We realize there is going to be a corporate decision on the business case, especially for where the refinery is going to be set up, and there are no two ways about that. We stand on our strength as being a good location for it, but again, that's not why we're here.

I mentioned a couple of things in my talk. One was using the whole idea of the Ring of Fire not as an entity unto itself but as a pathway to the future for all of Canada. I've heard that the potential for wealth in the James Bay area is half again larger than in the Sudbury-Timmins area, or maybe twice as large, and that's huge.

If you take that area, and Attawapiskat and Moosonee and James Bay, and you take the sovereignty of northern Canada, then rather than treating this just as the Ring of Fire unto itself, treat it as a way for the northern part of Canada to protect sovereignty and perhaps develop even further resources in that area.

9:40 a.m.

NDP

Claude Gravelle NDP Nickel Belt, ON

Thank you.

My next question is for Mr. Hanson.

I have an email here that is far too long for me to read completely, so I'm just going to summarize it. Last year Sinopec, a Chinese company, bought part of Syncrude, and with their stake in the Syncrude oil company, they have a veto for refining oil in Canada. Now Hong Kong-based Baosteel Resources has purchased 9.9% of your company, and they have an opportunity to buy 19.9%. Can you tell me whether they have a veto right on refining minerals in Canada?

9:40 a.m.

President and Chief Executive Officer, Noront Resources Ltd.

Wes Hanson

No, they do not at all. The Baosteel investment in Noront was a strategic investment. We used it basically so we could fund the completion of the feasibility study on our nickel sulphide deposit and increase our chromite resources at our Blackbird chromite discovery.

Ultimately about 50% of the world's chromite is consumed in China, and about 65% is consumed in Asia as a greater market. That's where it's all flowing right now. Twenty-five years from now, it will be India, and 25 years after that it will probably be Africa. That's the sort of globalization trend we're seeing, and Canada is just one of many contributors in a global market of raw materials.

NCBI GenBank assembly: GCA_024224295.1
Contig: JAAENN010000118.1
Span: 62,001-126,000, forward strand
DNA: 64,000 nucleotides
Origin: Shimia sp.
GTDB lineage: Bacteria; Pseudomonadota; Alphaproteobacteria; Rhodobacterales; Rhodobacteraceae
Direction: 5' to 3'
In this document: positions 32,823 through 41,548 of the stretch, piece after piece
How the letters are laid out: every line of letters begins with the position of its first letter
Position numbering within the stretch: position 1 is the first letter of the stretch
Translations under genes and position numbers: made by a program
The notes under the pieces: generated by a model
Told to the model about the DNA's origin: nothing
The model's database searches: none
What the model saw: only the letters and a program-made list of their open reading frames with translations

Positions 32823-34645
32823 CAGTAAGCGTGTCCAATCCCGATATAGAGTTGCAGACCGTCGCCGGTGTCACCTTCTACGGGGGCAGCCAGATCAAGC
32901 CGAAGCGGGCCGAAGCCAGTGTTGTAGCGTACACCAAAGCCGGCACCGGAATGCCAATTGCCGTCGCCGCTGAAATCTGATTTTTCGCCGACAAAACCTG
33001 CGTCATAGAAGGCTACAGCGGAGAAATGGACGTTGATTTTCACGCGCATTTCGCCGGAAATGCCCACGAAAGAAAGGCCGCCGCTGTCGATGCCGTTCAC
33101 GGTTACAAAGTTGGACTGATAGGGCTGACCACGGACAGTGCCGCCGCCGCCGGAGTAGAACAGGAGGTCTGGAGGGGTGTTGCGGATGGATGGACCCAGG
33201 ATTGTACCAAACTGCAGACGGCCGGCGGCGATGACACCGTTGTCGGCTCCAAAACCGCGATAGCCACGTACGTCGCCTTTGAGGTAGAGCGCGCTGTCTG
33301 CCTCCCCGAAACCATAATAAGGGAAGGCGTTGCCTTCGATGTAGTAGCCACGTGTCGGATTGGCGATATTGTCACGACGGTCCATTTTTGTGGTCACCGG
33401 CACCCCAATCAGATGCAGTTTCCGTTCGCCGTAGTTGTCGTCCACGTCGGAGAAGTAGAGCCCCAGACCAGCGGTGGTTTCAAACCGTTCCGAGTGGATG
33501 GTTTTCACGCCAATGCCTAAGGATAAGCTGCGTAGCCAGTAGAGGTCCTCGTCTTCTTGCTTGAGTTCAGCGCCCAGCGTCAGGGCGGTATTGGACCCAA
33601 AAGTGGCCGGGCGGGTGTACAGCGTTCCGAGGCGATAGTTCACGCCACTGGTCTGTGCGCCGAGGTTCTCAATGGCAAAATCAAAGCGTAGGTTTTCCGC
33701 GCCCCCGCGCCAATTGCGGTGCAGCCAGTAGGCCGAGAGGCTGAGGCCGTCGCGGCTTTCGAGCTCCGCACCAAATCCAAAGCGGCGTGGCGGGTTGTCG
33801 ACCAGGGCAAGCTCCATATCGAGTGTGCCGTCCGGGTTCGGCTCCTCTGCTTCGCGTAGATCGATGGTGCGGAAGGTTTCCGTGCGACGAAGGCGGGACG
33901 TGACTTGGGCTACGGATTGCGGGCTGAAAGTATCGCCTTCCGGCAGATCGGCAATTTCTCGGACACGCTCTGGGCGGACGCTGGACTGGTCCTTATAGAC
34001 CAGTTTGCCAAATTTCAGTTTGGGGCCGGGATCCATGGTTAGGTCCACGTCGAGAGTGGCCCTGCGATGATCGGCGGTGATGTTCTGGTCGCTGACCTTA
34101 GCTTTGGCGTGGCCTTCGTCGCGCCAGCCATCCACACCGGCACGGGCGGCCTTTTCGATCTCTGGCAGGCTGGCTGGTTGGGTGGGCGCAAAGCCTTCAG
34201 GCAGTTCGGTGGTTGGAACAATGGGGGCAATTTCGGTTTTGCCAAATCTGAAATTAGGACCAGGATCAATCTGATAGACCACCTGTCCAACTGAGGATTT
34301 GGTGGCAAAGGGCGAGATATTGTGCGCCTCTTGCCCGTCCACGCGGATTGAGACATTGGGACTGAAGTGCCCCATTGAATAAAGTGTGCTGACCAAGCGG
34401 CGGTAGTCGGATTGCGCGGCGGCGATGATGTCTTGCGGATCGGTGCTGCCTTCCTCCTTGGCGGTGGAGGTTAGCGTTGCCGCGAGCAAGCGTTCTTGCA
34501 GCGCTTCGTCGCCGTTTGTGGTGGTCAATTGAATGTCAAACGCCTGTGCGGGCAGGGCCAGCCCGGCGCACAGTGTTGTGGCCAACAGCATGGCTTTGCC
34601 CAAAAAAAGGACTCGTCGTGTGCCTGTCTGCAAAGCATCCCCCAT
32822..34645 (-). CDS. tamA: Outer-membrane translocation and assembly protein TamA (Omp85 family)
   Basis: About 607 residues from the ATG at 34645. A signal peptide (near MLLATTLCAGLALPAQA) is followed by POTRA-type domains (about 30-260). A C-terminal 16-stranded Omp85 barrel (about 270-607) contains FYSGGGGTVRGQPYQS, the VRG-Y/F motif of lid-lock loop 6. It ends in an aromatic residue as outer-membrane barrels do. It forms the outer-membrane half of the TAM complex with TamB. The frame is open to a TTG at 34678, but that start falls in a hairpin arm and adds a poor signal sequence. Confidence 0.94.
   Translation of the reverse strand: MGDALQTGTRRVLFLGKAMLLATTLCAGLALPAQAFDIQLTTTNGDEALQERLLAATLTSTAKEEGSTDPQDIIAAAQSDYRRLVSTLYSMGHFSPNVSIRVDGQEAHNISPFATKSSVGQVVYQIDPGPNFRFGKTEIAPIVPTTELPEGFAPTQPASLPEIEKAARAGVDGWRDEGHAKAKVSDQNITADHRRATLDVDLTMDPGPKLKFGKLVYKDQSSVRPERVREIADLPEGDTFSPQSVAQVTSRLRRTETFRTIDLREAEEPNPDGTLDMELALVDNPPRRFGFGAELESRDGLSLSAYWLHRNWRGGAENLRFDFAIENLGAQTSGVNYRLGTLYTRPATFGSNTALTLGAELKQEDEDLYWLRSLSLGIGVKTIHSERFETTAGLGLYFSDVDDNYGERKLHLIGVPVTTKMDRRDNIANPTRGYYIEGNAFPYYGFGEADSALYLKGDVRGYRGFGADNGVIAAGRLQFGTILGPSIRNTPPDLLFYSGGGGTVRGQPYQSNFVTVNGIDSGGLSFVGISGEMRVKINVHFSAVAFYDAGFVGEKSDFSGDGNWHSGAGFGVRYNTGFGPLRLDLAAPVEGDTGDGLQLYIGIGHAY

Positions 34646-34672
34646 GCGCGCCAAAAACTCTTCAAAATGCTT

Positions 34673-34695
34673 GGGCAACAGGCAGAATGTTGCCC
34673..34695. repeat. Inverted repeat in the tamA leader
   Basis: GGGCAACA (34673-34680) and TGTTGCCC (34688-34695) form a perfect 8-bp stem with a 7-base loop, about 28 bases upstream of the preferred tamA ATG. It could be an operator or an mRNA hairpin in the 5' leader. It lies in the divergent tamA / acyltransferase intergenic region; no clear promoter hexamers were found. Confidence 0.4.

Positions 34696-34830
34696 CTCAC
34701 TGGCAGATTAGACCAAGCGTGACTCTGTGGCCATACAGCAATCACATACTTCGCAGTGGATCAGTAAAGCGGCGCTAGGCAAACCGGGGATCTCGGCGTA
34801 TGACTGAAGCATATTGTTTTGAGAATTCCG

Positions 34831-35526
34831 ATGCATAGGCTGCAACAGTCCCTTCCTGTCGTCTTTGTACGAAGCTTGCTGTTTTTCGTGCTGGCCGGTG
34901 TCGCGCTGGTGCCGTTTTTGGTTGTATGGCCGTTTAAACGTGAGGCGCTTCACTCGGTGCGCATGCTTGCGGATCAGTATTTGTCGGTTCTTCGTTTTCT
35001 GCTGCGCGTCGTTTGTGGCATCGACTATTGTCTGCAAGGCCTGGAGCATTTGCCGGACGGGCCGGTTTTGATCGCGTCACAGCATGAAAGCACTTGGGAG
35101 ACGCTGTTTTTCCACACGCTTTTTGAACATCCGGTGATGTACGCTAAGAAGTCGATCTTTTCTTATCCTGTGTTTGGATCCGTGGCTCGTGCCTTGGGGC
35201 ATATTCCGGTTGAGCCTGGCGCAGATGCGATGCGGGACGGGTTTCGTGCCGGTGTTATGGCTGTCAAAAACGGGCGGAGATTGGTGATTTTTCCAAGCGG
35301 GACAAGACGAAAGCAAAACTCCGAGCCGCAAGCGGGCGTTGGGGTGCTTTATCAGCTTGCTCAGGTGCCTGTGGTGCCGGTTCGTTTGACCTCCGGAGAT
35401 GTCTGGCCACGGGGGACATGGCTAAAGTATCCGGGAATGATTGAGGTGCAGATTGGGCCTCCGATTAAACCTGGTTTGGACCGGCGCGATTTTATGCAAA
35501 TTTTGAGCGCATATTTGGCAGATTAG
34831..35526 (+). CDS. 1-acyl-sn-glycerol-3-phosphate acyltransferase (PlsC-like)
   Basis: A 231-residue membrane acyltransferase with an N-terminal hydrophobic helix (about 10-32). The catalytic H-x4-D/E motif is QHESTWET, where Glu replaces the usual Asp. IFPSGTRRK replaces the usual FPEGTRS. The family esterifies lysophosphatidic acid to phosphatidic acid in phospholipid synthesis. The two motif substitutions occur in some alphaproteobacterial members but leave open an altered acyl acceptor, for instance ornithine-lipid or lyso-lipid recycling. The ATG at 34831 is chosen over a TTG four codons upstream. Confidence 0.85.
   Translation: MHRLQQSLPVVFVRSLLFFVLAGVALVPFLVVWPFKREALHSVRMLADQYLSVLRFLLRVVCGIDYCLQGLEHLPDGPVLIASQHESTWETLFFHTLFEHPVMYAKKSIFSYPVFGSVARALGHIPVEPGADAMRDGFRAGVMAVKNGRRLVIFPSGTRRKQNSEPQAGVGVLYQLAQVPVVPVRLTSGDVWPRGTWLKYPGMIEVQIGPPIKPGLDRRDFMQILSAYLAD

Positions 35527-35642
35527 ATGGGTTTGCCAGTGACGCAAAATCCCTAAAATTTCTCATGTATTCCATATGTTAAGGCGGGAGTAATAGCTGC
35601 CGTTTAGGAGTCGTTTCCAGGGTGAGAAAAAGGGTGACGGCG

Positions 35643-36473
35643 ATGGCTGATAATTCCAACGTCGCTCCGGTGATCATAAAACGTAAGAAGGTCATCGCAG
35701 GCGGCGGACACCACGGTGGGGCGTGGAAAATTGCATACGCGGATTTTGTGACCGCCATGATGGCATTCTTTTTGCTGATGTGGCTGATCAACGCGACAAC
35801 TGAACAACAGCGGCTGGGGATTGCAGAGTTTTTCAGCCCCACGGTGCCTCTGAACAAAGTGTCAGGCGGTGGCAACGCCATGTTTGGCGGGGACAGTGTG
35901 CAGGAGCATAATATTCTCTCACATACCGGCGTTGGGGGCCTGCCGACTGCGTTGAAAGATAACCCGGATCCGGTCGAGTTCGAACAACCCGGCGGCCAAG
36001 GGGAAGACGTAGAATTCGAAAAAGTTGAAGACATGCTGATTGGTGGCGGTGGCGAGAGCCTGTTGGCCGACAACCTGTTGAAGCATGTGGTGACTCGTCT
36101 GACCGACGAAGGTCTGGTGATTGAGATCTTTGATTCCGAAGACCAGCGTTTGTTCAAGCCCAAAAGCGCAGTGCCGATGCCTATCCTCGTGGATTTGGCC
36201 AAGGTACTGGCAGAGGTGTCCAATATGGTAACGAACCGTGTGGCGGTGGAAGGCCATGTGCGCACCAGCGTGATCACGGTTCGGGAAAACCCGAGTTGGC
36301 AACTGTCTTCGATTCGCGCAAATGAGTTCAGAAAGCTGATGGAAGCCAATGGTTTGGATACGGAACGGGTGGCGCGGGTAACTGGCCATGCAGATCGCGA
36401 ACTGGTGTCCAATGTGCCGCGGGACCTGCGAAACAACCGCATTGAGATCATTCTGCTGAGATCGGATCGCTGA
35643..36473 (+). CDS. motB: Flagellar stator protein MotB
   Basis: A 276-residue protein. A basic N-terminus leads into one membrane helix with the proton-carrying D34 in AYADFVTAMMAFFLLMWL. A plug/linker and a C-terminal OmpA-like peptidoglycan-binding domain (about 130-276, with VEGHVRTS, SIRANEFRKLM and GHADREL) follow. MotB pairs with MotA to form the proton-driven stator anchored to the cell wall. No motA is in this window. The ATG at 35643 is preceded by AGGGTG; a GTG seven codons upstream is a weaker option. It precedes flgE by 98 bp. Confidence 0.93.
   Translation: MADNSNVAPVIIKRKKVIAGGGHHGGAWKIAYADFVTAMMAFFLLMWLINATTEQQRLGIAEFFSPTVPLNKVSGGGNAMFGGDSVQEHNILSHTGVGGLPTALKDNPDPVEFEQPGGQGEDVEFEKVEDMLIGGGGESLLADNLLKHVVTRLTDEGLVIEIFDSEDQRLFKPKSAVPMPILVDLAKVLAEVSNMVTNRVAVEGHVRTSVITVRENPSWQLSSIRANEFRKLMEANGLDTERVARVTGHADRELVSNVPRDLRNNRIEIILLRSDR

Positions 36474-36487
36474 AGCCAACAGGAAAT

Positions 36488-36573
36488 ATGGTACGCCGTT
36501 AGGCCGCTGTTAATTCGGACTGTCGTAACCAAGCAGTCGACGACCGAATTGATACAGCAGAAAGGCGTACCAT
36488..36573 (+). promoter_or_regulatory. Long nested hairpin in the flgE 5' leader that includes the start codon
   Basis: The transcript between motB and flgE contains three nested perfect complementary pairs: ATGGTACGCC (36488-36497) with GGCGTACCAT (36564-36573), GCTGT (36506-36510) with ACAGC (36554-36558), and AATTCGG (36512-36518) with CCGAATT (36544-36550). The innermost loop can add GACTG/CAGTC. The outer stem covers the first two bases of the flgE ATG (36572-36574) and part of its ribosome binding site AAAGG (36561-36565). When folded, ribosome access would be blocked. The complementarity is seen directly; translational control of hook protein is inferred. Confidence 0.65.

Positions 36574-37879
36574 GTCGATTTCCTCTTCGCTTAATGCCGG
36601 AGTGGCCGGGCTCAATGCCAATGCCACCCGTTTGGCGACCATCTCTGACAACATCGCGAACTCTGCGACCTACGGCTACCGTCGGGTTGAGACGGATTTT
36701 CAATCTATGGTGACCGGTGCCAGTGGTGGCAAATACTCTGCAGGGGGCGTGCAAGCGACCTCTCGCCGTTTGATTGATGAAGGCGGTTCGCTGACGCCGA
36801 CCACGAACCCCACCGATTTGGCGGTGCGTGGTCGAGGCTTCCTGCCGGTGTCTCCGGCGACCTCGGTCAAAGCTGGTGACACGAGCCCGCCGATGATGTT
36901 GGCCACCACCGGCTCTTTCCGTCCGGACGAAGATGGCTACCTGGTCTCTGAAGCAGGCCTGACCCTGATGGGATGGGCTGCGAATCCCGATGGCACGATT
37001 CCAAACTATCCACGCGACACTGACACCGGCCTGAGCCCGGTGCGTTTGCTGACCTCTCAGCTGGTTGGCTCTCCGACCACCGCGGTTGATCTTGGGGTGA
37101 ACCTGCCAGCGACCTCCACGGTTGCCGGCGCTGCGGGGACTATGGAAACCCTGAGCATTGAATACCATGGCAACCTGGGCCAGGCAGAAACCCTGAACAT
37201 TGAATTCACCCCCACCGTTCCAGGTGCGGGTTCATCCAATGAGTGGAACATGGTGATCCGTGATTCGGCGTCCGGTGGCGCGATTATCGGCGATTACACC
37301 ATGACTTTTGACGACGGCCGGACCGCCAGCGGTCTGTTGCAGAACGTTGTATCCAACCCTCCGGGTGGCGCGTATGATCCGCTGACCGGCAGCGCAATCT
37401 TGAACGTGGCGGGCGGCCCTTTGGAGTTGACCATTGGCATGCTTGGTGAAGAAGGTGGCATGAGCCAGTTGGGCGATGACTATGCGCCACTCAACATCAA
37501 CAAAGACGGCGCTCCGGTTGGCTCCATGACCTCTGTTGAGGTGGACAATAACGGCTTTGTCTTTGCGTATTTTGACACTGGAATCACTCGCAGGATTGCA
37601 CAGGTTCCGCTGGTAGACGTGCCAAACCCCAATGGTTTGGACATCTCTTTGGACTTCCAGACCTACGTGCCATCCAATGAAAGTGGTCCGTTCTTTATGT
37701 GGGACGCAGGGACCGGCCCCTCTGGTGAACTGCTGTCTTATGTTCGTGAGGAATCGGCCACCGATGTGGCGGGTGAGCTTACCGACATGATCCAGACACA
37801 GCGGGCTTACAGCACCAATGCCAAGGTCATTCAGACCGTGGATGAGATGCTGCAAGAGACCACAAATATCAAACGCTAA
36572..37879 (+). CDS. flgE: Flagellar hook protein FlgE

The reason China is consuming all of the chromite and a lot of the nickel is simply that they're currently the world's largest manufacturer of stainless steel. China and Asia produce probably about 70% of the stainless steel in the world, while North America produces about 3% to 5%, or in that range, so that's the market situation.

9:40 a.m.

NDP

Claude Gravelle NDP Nickel Belt, ON

Where are you planning to refine your ore?

9:40 a.m.

President and Chief Executive Officer, Noront Resources Ltd.

Wes Hanson

Well, hopefully it will be in Sudbury. There is excess capacity for our nickel ore in Sudbury.

Noront has always had the approach that we are going to mine our nickel ore first, simply because that offers us a greater return on our investment, because it's worth much more than the chromite is. In the future, if chromite is still available, and depending on what happens with the Cliffs development, Noront would look at trying to supply the North American market with chromite, because that would be a good fit for a company of Noront's size. Again, it would be produced here in Canada and shipped throughout North America.

9:40 a.m.

NDP

Claude Gravelle NDP Nickel Belt, ON

Are you planning on using the same refinery or smelter as Cliffs Resources?

9:40 a.m.

President and Chief Executive Officer, Noront Resources Ltd.

Wes Hanson

Well, we'd probably build our own.

9:40 a.m.

NDP

Claude Gravelle NDP Nickel Belt, ON

You would build your own?

9:40 a.m.

President and Chief Executive Officer, Noront Resources Ltd.

Wes Hanson